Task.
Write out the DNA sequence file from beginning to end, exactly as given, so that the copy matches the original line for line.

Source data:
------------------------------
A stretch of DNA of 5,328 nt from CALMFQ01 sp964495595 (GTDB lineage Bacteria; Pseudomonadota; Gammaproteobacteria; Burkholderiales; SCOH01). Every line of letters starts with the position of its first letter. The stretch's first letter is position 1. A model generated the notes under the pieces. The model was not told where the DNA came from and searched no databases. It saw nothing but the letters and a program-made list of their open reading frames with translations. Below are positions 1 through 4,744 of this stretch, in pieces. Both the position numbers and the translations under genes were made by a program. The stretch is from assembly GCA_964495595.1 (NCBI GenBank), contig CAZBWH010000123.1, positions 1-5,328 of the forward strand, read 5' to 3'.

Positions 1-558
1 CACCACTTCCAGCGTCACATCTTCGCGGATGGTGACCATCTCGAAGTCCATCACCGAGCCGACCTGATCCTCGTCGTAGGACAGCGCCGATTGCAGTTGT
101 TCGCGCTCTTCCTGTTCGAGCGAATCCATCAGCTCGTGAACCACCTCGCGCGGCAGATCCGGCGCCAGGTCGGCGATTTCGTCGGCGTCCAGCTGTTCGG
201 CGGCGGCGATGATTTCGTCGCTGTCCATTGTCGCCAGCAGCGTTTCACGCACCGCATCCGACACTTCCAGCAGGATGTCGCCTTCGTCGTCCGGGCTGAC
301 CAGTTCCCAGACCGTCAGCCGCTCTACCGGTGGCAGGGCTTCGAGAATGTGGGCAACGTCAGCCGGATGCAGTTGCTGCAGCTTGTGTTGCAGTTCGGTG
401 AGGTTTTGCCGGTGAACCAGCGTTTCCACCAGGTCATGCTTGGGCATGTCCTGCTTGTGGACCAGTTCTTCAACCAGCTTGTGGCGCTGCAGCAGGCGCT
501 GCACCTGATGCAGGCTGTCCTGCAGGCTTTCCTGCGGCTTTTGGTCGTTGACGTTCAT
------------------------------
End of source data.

A stretch of DNA of 5,328 nt from CALMFQ01 sp964495595 (GTDB lineage Bacteria; Pseudomonadota; Gammaproteobacteria; Burkholderiales; SCOH01). Every line of letters starts with the position of its first letter. The stretch's first letter is position 1. A model generated the notes under the pieces. The model was not told where the DNA came from and searched no databases. It saw nothing but the letters and a program-made list of their open reading frames with translations. Below are positions 1 through 4,744 of this stretch, in pieces. Both the position numbers and the translations under genes were made by a program. The stretch is from assembly GCA_964495595.1 (NCBI GenBank), contig CAZBWH010000123.1, positions 1-5,328 of the forward strand, read 5' to 3'.

Positions 1-558
1 CACCACTTCCAGCGTCACATCTTCGCGGATGGTGACCATCTCGAAGTCCATCACCGAGCCGACCTGATCCTCGTCGTAGGACAGCGCCGATTGCAGTTGT
101 TCGCGCTCTTCCTGTTCGAGCGAATCCATCAGCTCGTGAACCACCTCGCGCGGCAGATCCGGCGCCAGGTCGGCGATTTCGTCGGCGTCCAGCTGTTCGG
201 CGGCGGCGATGATTTCGTCGCTGTCCATTGTCGCCAGCAGCGTTTCACGCACCGCATCCGACACTTCCAGCAGGATGTCGCCTTCGTCGTCCGGGCTGAC
301 CAGTTCCCAGACCGTCAGCCGCTCTACCGGTGGCAGGGCTTCGAGAATGTGGGCAACGTCAGCCGGATGCAGTTGCTGCAGCTTGTGTTGCAGTTCGGTG
401 AGGTTTTGCCGGTGAACCAGCGTTTCCACCAGGTCATGCTTGGGCATGTCCTGCTTGTGGACCAGTTCTTCAACCAGCTTGTGGCGCTGCAGCAGGCGCT
501 GCACCTGATGCAGGCTGTCCTGCAGGCTTTCCTGCGGCTTTTGGTCGTTGACGTTCAT